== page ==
I also loved hearing Ricky May perform with a big band which featured David Glyde as a soloist and arranger. I remember looking for the original sheet music for the piece but didn't get much a kick out of playing the tune at the time. In retrospect I can see what I enjoyed about it was the magnificent reharmonisation of the tune by David Glyde. My dad remembers seeing him perform at the festival remarking to me " He was a short guy and he used to wear high heels and gel his hair up really high and play a lot of notes to compensate" ( sorry Dad and Dave if mentioning this offends ! ). I played with Dave once at an RSL club on a weekend. That's another era of music history in Sydney that is passed. Many of those older guys where probably pretty burnt out from playing music in clubs to disinterested folks falling asleep into their schooner but for me it was actually a wonderful opportunity to perform with older guys like Dave, Alan Turnbull, Darcy Wright, Col Laughnan etc. I particularly enjoyed hearing their anecdotes. David Glyde probably had the best stories considering he had toured around Australia with the Beatles in 1964. If my memory serves me correctly he had photographs ( at least in his mind ) of himself and George Harrison in the shower with a bunch of young naked Beatles groupies. Honestly I used to feel like a groupie myself perform with musicians that I had seen on the Southern Crossing video.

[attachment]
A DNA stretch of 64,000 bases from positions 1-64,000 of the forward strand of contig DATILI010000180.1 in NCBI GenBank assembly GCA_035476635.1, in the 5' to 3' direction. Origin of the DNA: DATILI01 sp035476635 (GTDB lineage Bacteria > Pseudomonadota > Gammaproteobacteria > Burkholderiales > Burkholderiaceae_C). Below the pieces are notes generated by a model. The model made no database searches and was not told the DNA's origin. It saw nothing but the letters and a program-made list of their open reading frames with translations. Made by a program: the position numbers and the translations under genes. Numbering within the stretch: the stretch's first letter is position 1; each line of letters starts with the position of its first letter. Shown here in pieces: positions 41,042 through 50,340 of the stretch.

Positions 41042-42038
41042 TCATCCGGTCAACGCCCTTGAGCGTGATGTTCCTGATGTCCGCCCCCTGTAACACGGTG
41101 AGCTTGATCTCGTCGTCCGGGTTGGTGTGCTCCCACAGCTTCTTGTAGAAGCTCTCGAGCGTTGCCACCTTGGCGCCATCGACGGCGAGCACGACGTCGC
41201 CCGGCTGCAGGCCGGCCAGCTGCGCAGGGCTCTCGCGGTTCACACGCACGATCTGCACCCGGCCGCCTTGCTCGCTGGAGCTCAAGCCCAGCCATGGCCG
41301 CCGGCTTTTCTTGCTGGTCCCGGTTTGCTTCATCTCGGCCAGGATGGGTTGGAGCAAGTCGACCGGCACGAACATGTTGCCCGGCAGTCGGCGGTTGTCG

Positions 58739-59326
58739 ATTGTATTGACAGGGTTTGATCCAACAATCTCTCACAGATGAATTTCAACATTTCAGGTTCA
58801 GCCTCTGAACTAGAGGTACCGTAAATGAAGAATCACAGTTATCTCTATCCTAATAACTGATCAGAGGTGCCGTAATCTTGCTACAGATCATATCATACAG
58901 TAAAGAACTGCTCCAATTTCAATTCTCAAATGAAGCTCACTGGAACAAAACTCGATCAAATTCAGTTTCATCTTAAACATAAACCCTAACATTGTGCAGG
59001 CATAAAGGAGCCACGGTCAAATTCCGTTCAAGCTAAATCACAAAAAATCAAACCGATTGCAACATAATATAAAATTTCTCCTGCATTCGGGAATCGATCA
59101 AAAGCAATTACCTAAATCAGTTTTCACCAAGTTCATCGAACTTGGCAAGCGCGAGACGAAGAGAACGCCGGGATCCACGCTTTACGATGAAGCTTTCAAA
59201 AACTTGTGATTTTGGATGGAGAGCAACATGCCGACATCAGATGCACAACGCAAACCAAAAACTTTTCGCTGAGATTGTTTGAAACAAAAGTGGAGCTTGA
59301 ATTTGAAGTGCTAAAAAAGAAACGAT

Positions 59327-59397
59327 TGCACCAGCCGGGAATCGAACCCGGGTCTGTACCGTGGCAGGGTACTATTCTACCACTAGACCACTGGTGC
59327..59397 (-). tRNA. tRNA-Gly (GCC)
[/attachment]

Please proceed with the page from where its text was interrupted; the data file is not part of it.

Short in stature he may be but Dave is clearly an excellent musician and arranger. 20 years later I was so devastated rehearing this arrangement of "Surry with a fringe" and Ricky May's incredible sense of pitch that I had to transcribe the arrangement. My rough chord chart is below. It's worth a look I reckon. Fair Dinkum. I also contacted the pianist Jamie Rigg (Ricky's MD for many years). If he can find the chart I will post that as well. 

intro : Emaj7  | Emaj7 |  D7sus | Dsus | 

vocal : 
( A)        | G         | G      | G/F       | G/F       | E-        | E-      | Ebmaj7    | Ebmaj7    |

              | G         | G       | G/F      | G/F       | E-        | E-      | Ebmaj7    | Ebmaj7    |

(B)   | G-        | G-     | F7       | F7          | G-       | G-       | F7            | F7              | 

        |   E 1/2dim | E 1/2dim | F7    | F7   | E7sus      | E7 sus     |  E7sus      | E7 sus    
       ( ? E D E | Bb Ab)  |

(C)    | G         | G      | G/F       | G/F       | Emaj7  | Emaj7 |  D7sus | Dsus | ( coda )

         | G         | G      | G/F       | G/F       | E-        | E-      | Ebmaj7    | Ebmaj7    |

D7sus ( passing chords followed by D7 vamp for David Glyde solo ) back to intro then C section 

coda :
| G         | G      | G/F       | G/F               | E-        | E-      | Ebmaj7    | Ebmaj7    |  

| G         | G      | G/F       | G/F       | E7sus       | E7      |   |  (? E D E | Bb Ab)  |

| G         | G      | G/F       | G/F       | E7sus       | E7      |   |  (? E D E | Bb Ab)  |

| G         | G      | G/F       | G/F               | E-        | E-      | Ebmaj7    | Ebmaj7    |

Ebmaj7    | Ebmaj7    |  Ebmaj7    | Ebmaj7    |  3/4   | D     | Bb  | B  | C  | F